Maybe if one of these issues had happened in isolation I might have coped better, as it was I felt like the twobyfour had been applied. (Not that I know what it actually feels like to be hit with a twobyfour, but I have an active imagination!)

So, what happened? My network immediately kicked in; my fabulous team of Group Directors, all business owners themselves, took their groups online and this gave me some space to get to grips with all aspects of ‘being vulnerable’, from the psychological impact of that, to the practical.

My beloved, who is high risk, decided, to keep me as safe as he could by also not going out. We, therefore, had to work out how could we get things like food, medicines, and other frivolities.  The next-door neighbour became our short-term lifeline and then three people from my business network volunteered to shop for me. (Any of you who are thinking: what about home deliveries?” are delusional. I never managed to get the golden ticket, or as some people called it, a delivery slot.)

Since 23rd of March four things have happened:

  • ebn has grown as people came to virtual meetings as visitors, got help, advice, and support from my wonderful members. Business people have come together and supported each other. It has not just been about how they are coping but how their businesses are doing.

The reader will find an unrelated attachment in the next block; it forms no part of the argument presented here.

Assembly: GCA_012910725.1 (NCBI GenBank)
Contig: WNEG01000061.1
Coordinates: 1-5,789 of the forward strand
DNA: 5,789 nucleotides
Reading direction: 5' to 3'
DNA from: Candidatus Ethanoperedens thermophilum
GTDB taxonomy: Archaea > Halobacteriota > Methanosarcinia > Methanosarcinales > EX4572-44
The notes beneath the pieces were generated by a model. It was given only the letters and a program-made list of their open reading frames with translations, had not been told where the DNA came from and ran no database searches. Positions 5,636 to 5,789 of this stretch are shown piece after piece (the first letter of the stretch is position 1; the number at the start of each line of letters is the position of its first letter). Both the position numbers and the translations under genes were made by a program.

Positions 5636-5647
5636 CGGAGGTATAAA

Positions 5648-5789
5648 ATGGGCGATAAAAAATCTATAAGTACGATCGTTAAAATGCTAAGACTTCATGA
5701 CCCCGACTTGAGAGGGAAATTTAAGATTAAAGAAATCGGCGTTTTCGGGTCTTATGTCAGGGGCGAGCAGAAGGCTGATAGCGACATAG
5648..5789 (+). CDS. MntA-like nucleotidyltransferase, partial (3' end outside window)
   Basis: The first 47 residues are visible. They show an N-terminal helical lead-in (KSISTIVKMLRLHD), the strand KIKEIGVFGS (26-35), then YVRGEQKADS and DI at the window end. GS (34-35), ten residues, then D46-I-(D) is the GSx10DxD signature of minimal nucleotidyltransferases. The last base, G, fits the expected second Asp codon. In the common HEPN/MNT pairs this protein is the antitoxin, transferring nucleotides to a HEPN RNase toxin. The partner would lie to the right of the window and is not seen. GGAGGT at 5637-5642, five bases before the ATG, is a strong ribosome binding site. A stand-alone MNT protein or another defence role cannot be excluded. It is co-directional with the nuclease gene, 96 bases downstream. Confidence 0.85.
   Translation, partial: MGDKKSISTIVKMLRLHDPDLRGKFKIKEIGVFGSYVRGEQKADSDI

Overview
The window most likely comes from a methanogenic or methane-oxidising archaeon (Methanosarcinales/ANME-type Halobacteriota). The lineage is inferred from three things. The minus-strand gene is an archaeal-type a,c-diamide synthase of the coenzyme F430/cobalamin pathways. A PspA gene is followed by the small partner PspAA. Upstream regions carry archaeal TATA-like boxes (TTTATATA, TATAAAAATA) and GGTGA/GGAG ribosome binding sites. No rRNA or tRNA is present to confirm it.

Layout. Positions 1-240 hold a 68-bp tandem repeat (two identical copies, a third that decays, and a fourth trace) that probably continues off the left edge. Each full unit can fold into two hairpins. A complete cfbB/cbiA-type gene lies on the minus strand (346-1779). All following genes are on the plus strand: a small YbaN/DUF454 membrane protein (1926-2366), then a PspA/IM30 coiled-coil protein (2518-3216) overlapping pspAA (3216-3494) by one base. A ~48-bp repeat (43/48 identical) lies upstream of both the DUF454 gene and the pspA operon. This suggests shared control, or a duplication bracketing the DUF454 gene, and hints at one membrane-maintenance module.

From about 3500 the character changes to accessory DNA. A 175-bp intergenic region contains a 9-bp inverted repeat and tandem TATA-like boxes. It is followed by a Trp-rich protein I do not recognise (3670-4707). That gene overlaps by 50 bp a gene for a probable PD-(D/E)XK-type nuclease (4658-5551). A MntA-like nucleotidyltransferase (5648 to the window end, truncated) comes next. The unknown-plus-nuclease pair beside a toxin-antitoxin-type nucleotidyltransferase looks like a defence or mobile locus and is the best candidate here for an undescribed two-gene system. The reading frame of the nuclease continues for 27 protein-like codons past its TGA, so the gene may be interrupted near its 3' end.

• I have realised that, if nothing is normal then, for my business everything is possible. So, I am reviewing my business model. This includes how and where we open groups and when and how we develop additional products, which would be available to members and non-members
  • I have realised that ‘vulnerable’ is a label that others apply to me
  • My long-held belief has been proven; networking works.

Since networking is about building relationships, please accept my gift of Top 20 networking tips by following this link: ebn.uk.com and complete the form to download your copy.